However, toddlers do not have the attention span of older kids and they are easily overstimulated. I keep our “preschool” activities to 20-30 minute blocks throughout the day, rather than engaging in a learning activity for an hour or two straight. Eventually, we will work to longer segments, so that my daughter is prepared to attend a “real” preschool in the fall. However, for right now short is the way to go.
Learning is so much fun, but toddlers can easily become overwhelmed. Look for signs of frustration or overstimulation. If your child loses eye contact, becomes flushed, or their breathing speeds up, take a break. Crying and throwing things are sure-fire signs that frustration is happening. You can take a break or switch activities. You can encourage your little one, but try not to push too hard.
Preschool at Home: Choose a Theme
I love a good theme! Thematic units are a great way to incorporate reading, math, science, social studies, and arts and crafts without having to constantly switch gears. As I also have a love of subscription boxes, I ordered The Learning Box Preschool Program. I tried several different learning subscription boxes and this is my favorite.
The downside of this subscription box program is that it is pricey. Depending on the program you choose, it can cost between $50-70 per month for one child. Yes, this is most likely less expensive than enrolling your child in a formal preschool program, but it is still a lot of money! You could easily go in on this program with another mom (or group of moms) and split the cost. There are price breaks for multiple children. Or, like me, you can ask the grandparents to make this your child’s Christmas and/or Birthday gift! It is the gift that keeps on giving.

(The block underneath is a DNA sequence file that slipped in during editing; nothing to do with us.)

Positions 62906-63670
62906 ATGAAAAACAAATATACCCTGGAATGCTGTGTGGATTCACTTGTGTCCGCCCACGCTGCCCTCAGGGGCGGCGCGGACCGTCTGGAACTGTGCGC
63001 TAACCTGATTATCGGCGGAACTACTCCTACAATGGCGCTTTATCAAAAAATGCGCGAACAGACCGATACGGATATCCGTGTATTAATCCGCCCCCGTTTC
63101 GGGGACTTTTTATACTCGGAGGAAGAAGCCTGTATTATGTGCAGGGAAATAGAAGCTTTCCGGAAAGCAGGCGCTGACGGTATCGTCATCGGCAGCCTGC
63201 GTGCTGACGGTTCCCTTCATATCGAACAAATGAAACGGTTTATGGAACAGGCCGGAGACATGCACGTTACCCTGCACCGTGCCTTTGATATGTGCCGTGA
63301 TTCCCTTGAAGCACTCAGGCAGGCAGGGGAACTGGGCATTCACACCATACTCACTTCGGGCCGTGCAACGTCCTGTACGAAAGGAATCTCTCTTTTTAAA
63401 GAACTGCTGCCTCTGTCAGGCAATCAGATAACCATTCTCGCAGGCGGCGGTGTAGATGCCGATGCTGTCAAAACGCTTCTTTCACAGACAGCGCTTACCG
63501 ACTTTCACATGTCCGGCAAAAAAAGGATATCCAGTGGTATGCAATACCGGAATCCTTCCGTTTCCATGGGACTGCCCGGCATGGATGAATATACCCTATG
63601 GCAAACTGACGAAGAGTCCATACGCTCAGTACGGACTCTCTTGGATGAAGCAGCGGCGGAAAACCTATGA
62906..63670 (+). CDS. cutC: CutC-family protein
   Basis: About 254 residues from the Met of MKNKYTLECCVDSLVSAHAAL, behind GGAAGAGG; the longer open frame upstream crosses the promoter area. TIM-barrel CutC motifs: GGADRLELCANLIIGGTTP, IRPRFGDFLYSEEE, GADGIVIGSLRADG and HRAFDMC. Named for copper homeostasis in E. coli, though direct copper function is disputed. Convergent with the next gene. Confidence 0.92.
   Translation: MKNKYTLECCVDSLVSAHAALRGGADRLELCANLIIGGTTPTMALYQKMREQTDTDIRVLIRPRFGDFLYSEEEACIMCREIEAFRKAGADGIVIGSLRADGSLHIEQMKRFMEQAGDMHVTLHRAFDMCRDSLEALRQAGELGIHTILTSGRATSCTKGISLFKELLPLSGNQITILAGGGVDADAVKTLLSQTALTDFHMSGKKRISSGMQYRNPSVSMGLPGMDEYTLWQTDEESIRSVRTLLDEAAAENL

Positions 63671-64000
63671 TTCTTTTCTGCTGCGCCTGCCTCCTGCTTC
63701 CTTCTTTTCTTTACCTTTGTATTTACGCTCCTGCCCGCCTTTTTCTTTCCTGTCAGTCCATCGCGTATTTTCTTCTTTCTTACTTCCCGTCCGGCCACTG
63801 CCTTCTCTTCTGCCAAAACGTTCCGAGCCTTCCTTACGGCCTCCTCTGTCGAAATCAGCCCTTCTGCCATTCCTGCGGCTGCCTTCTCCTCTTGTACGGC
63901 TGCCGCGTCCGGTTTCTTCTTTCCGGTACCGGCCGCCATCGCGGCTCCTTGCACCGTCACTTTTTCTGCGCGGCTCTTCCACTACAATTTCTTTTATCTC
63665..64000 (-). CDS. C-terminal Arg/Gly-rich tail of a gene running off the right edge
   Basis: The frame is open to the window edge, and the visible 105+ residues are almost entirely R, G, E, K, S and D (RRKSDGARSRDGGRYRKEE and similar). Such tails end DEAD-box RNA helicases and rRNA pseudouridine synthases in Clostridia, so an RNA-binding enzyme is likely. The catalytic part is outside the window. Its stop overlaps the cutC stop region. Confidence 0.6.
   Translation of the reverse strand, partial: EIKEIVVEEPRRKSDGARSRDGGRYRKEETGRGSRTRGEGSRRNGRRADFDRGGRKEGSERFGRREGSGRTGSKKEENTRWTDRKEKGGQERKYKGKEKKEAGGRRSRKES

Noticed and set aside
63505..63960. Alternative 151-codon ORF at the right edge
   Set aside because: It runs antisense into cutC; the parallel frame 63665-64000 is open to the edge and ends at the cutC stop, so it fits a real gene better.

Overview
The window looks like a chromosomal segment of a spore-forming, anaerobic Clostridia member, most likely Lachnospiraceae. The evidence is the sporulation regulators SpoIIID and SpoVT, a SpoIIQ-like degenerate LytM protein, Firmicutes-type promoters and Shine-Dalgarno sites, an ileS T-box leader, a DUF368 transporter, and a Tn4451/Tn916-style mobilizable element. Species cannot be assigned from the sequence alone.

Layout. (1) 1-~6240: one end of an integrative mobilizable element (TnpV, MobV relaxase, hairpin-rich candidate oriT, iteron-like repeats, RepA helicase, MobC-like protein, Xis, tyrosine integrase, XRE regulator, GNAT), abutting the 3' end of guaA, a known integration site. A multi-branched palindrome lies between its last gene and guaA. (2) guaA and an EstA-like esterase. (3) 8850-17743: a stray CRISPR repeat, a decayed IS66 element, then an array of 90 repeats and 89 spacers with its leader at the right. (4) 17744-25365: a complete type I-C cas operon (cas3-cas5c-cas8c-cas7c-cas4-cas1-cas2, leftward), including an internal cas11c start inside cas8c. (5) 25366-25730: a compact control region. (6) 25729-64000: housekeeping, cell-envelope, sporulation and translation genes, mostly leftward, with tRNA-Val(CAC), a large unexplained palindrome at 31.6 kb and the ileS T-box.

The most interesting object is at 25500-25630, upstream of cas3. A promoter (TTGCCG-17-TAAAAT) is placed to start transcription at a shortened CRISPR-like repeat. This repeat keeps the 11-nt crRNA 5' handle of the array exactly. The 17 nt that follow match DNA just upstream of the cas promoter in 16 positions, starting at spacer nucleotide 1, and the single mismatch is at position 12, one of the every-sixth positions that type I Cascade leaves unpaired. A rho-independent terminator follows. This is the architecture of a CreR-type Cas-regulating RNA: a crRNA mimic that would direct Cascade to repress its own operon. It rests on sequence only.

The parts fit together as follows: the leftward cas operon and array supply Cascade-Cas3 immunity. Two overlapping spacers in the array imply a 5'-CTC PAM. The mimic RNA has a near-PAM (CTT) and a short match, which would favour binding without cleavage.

The upside of this program is that it includes all of the materials you need to really create your very own preschool at home. It has a lesson plan guide, posters, books, and every material you need for every lesson. As a busy working mom, this saves me so much time and energy.
I have the three days per week program and I am able to extend the lessons/activities for 5-6 days easily with some of my own ideas. The theme for the month of March was “Teddy Bear Picnic”, so if you are not wanting to spend such a large sum just yet, check out the “bear-y” fun activities you can do right now with your toddler in your home preschool.
*I am not an affiliate for The Learning Box, however some of the links to resources below are affiliate links to Amazon. Check out my disclosures page for more information.
Preschool at Home: “Bear-y” Fun Literacy
The Learning Box came with a copy of The Teddy Bears’ Picnic, which my daughter just loved. However, I realized I have a ton of other bear themed books from my classroom days. So, I decided to gather them all up and do a different read aloud every day, both during “preschool” and as part of our nightly bedtime ritual.